Washington University in St. Louis

Matthew Kreuter, the Kahn Family Professor of Public Health at the Brown School, has received $1.9 million in grants to help increase COVID-19 vaccinations among Blacks in St. Louis City and County.

Released: 13-May-2021 11:35 AM EDT
COVID-19 mRNA Vaccines are Immunogenic in Pregnant and Lactating Women, Including Against Viral Variants
Beth Israel Deaconess Medical Center

In a new study from Beth Israel Deaconess Medical Center researchers evaluated the immunogenicity of COVID-19 mRNA vaccines in pregnant and lactating women who received either the Pfizer or Moderna COVID-19 vaccines. They found that both vaccines triggered immune responses in pregnant and lactating women.

Released: 13-May-2021 10:30 AM EDT
Pandemic stigma: Foreigners, doctors wrongly targeted for COVID-19 spread in India
Monash University

The Indian public blamed foreigners, minority groups and doctors for the rapid spread of COVID-19 across the country during the first wave, due to misinformation, rumour and long-held discriminatory beliefs, according to an international study led by Monash University.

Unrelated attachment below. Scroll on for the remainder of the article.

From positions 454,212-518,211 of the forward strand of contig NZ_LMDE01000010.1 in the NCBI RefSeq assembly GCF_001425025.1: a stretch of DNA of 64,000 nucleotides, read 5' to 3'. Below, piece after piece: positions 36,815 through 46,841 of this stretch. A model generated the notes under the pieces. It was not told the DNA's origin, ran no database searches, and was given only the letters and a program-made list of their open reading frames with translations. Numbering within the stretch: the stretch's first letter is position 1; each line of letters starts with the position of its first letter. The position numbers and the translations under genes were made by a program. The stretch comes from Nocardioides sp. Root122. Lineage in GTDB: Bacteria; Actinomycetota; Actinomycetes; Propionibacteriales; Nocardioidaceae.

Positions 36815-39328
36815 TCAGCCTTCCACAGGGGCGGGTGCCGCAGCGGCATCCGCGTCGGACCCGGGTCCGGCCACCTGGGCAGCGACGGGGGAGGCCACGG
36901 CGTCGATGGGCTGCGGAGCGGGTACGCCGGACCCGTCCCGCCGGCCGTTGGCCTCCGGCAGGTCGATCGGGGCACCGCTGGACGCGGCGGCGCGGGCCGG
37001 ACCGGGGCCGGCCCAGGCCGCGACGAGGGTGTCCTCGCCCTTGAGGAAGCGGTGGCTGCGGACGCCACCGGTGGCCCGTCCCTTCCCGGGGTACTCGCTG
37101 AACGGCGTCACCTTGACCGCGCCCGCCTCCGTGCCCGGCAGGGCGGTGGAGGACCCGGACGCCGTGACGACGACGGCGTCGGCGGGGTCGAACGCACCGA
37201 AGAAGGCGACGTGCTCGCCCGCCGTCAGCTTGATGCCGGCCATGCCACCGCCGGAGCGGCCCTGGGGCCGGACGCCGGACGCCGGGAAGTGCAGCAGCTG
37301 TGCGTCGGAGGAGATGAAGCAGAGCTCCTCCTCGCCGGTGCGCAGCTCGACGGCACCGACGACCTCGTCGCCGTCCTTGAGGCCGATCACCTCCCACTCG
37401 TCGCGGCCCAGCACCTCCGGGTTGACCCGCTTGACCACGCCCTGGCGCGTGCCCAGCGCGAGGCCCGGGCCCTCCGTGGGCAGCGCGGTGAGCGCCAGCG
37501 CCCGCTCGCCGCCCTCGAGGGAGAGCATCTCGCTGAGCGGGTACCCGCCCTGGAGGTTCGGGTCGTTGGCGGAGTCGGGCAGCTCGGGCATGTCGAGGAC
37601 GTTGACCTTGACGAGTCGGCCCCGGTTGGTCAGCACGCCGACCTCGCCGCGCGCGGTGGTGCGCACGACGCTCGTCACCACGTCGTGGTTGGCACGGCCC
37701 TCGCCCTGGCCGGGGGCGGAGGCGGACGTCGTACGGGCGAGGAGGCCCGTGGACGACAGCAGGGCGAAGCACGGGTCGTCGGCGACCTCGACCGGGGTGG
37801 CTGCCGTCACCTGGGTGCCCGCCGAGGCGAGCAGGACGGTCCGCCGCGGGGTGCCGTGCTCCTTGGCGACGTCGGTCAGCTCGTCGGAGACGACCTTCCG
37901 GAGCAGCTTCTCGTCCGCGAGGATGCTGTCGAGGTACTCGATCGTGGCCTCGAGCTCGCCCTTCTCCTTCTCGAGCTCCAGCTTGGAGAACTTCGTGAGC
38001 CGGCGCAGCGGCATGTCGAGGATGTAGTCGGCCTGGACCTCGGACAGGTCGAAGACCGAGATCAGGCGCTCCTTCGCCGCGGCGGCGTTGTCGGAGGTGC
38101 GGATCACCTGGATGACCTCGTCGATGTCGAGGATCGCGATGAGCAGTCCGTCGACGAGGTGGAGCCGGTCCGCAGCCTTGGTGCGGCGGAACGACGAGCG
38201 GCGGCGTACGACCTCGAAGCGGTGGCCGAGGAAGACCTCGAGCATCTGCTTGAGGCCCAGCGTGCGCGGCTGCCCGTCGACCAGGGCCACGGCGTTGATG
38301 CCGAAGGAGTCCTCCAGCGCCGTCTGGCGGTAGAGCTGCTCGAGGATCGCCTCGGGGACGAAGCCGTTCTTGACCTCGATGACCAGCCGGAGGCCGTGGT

Released: 13-May-2021 9:00 AM EDT
28 Community Programs Receive Grants Through Penn Medicine CAREs Program
Perelman School of Medicine at the University of Pennsylvania

Penn Medicine CAREs awarded grants to 28 projects, many of which aim to fill vast needs in the community created by the COVID-19 pandemic, while others seek to improve diversity, equity, and inclusion.

Released: 13-May-2021 9:00 AM EDT
How to Win Over Vaccine Skeptics: Live Expert Panel for May 20, 3pm ET

How to Win Over Vaccine Skeptics: Live Expert Panel for May 20, 3pm ET

Released: 13-May-2021 8:00 AM EDT
Dental procedures during pandemic are no riskier than a drink of water
Ohio State University

A new study’s findings dispel the misconception that patients and providers are at high risk of catching COVID-19 at the dentist’s office.

Newswise:Video Embedded lung-damage-not-the-culprit-for-post-covid-exercise-limitations
Released: 13-May-2021 7:00 AM EDT
Lung Damage Not the Culprit for Post-COVID Exercise Limitations
American Physiological Society (APS)

A new study suggests the lungs may not be the main factor that reduce exercise ability in people recovering from severe COVID-19. Anemia and muscle dysfunction also play a role. The study is published ahead of print in the Journal of Applied Physiology. It was chosen as an APSselect article for May.

Showing results

110 of 5636